They’re hard to find and sometimes even harder to assess. Yet, homeless young adults surround us, trying to get through their days as best they can while facing some of the worst realities you can find on the street.

Understanding these youth – and especially understanding how to connect them to the services they need – has been the focus of a four-year research study co-sponsored by UMOM and the McCain Institute for International Leadership at Arizona State University.

This year’s findings have just been released and the results are disturbing:

  • Almost a third (31%) of young adults surveyed are sex-trafficked.
  • Nearly the same number (32.1%) identify as having been labor trafficked – which means they’re functioning as indentured servants under the direction or threat of a trafficker.

Most of these young adults were drawn into these circumstances at about age 16. The reasons for each are the same: most report they traded sex or work for food, money, clothing or a place to stay. Yet, even the word ‘trade’ isn’t strong enough; these youths and young adults are usually forced or coerced to exchange sex while being victimized by their trafficker. Drugs and protection are additional reasons these youth originally were trafficked as children.

When asked about issues relating to mental health, young adults who have been trafficked report higher levels of mental illness than those who have not been trafficked. Among the diagnoses mentioned include:

  • Depression
  • PTSD
  • Anxiety
  • Bi-polar disorder
  • Schizophrenia and
  • Borderline Personality disorder.

Many of these young people are also physically ill, with few options for treatment. Alcohol and drug abuse are also common.

UMOM’s lead for this study is Melissa Brockie, our New Day Center Director. Brockie says this population is especially challenging because of the life circumstances they’ve already faced.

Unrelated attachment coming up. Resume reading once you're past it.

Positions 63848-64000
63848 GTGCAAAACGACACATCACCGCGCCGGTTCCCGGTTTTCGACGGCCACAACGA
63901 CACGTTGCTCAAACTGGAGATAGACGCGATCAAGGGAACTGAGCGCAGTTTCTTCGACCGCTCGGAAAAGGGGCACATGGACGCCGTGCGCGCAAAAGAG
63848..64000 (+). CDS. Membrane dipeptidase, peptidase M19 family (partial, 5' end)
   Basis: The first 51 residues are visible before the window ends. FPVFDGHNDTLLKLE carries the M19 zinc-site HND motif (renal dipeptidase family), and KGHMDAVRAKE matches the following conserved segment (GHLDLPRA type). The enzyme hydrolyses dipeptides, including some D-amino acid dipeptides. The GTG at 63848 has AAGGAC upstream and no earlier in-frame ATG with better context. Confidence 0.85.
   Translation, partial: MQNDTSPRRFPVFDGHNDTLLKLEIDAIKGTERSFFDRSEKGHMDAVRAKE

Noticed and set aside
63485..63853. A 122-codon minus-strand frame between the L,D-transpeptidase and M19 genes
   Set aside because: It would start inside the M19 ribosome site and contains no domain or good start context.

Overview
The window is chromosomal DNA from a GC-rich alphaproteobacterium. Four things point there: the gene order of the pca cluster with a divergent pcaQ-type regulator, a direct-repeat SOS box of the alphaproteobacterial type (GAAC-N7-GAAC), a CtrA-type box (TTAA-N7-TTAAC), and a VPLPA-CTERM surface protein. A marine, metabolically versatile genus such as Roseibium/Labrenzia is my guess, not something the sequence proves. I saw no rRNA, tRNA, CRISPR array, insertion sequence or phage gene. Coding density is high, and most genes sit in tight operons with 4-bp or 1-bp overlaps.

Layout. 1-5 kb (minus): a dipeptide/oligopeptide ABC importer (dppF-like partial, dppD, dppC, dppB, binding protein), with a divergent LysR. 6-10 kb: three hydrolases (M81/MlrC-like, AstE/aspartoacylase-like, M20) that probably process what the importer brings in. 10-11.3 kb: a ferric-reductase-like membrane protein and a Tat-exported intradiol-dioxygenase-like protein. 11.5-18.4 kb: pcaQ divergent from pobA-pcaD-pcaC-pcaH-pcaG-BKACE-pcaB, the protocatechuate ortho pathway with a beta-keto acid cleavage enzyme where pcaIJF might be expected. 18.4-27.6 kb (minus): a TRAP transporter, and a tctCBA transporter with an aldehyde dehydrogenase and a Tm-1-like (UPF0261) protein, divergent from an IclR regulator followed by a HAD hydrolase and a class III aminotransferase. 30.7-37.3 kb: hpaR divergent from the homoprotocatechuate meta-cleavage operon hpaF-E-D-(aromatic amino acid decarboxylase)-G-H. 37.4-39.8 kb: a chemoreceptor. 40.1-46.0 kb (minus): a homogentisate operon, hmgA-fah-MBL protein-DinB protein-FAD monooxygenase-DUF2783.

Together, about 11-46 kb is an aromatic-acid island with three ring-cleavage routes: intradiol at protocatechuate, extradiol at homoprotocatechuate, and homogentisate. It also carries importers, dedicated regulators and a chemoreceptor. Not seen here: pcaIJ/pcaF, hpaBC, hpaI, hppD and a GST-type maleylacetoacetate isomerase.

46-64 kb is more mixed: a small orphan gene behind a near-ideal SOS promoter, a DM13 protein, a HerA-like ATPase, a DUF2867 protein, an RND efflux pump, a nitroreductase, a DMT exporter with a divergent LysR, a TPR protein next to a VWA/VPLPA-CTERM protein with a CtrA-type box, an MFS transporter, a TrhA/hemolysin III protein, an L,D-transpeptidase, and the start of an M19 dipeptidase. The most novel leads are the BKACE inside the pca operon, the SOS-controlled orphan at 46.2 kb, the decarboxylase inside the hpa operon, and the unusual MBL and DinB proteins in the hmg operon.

“So many of these young adults were bullied, sexually or physically abused, and/or were kicked out of the home or ran away because their families rejected their sexual identification,” said Brockie. “Many have had negative interactions with law enforcement or the state’s Department of Child Safety. So, when providers try to find them to offer services, these young people are inherently cautious and may not always come forward.”

The goal of the study – which has been conducted in Phoenix and Tucson – is to provide insights to providers and communities. Over the four years of the study, there has been a significant effort to train staff at the participating agencies, with new services implemented through UMOM’s Tumbleweed programs and Our Family Services. UMOM is also conducting capacity-building training at the Halle Women’s Center and the New Day Center (UMOM’s main campus) to educate staff and better support victims of trafficking.

Brockie believes the work is essential. “More awareness and training may increase the chances these youths can be identified and connected with services.”

You are also an essential part of everything we do. Your support is the fuel that gives us the power to be involved in community-changing studies like this one. To learn more about how you can help, please visit us at or give a gift at